Photo Credit: Jessica Boone

The Missisquoi River Basin is the 855 square miles outlined in the map where all precipitation and surface water drain into the Missisquoi River.


The mainstem of the Missisquoi River runs 88 miles from the headwaters to the river delta. From the confluence of the Burgess Branch and East Branch in Lowell, Vermont, the Missisquoi River flows north through the towns of Westfield and Troy before crossing the Canadian border 25 miles downstream. The Rivière Missisquoi, as the river is known in Québécois, meanders in a gentle arc for about 15 miles through the very southern edge of Canada’s Quebec Province. The Missisquoi River then returns to Vermont in East Richford and meanders west for about 48 miles through the towns of Richford, Berkshire, Enosburgh, Sheldon, Highgate and Swanton. The Missisquoi National Wildlife Refuge protects the delta, where the river branches out and drains into the Missisquoi Bay of Lake Champlain.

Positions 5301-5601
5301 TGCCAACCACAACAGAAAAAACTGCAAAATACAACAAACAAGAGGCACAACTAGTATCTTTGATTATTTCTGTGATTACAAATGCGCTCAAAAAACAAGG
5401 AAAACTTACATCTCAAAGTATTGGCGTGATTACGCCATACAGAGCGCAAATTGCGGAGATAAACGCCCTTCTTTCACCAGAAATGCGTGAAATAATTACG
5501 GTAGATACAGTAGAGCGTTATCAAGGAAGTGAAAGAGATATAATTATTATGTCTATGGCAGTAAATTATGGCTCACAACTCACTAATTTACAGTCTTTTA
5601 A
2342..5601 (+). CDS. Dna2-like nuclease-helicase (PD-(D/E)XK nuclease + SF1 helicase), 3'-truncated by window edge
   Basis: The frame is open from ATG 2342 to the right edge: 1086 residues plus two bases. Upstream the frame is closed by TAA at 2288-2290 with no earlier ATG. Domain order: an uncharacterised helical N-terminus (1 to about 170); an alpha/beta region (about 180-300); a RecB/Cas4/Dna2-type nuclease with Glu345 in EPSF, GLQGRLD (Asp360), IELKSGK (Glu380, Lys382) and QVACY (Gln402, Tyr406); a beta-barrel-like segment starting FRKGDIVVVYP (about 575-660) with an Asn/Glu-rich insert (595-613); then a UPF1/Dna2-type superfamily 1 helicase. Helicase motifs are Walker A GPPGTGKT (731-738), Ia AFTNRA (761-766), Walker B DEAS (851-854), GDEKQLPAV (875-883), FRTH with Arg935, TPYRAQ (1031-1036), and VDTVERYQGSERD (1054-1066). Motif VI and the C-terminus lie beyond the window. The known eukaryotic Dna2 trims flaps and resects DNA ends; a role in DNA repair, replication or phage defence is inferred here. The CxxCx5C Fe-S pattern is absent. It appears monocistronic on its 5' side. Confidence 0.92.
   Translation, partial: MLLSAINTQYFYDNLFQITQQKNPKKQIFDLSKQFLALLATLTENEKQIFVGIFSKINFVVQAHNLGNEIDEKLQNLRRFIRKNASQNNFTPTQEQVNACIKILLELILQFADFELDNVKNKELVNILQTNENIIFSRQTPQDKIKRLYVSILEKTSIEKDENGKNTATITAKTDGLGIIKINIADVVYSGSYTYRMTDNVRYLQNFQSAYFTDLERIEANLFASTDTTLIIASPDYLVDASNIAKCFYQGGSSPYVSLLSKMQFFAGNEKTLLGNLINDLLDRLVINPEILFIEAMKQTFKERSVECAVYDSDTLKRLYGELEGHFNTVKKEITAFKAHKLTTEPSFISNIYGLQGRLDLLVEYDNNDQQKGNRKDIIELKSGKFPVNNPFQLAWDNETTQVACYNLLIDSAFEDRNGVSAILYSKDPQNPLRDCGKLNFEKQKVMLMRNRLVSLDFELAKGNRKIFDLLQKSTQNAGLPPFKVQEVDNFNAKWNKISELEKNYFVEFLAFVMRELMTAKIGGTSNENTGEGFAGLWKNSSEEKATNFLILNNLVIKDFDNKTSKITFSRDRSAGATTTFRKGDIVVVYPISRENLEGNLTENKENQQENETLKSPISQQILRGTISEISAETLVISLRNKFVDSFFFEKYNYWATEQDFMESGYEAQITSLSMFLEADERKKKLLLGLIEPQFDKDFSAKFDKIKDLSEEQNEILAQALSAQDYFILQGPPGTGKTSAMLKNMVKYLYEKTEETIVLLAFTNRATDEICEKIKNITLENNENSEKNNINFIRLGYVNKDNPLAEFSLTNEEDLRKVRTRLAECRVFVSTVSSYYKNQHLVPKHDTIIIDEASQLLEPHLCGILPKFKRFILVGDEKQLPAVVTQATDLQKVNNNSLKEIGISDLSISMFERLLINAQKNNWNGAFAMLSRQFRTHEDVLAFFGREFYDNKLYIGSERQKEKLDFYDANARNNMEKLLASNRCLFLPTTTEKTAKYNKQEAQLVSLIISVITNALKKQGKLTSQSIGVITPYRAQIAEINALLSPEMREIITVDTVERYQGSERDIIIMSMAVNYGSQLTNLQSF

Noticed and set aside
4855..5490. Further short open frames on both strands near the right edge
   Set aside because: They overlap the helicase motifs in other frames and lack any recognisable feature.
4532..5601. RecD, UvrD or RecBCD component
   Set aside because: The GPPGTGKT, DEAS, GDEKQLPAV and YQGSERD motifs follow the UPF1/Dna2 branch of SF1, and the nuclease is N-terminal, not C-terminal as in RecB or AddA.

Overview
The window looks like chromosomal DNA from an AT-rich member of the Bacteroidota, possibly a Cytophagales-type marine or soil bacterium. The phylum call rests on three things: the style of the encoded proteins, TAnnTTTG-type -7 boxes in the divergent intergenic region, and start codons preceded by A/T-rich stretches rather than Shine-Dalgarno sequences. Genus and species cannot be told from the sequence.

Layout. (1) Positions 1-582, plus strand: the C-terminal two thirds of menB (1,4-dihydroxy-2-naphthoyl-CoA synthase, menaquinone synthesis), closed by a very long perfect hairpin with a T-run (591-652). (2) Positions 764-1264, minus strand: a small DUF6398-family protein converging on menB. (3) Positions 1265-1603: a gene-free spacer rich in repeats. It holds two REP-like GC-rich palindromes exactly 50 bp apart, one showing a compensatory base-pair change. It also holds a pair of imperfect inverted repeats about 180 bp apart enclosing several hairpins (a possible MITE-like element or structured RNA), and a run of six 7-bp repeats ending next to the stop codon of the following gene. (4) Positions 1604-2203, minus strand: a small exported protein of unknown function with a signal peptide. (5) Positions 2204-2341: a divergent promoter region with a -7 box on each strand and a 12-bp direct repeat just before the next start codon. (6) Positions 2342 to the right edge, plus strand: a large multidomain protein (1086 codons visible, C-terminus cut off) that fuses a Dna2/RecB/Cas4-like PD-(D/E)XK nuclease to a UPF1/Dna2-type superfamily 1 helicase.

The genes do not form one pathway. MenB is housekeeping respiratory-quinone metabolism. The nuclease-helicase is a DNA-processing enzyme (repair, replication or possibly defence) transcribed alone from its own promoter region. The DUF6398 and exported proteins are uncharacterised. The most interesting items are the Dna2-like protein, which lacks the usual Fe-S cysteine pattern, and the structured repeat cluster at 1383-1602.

Land use practices over the past few centuries have degraded water quality in the Missisquoi River and Bay. The Missisquoi Bay now accounts for over one third of all non-point source phosphorus in Lake Champlain. Phase 1 of the Implementation Plan for the Lake Champlain TMDL calls for a 75% reduction in phosphorus inputs into Missisquoi Bay. 

To achieve this goal, the Missisquoi River Basin must take an all in approach to reducing phosphorus input into our rivers and streams.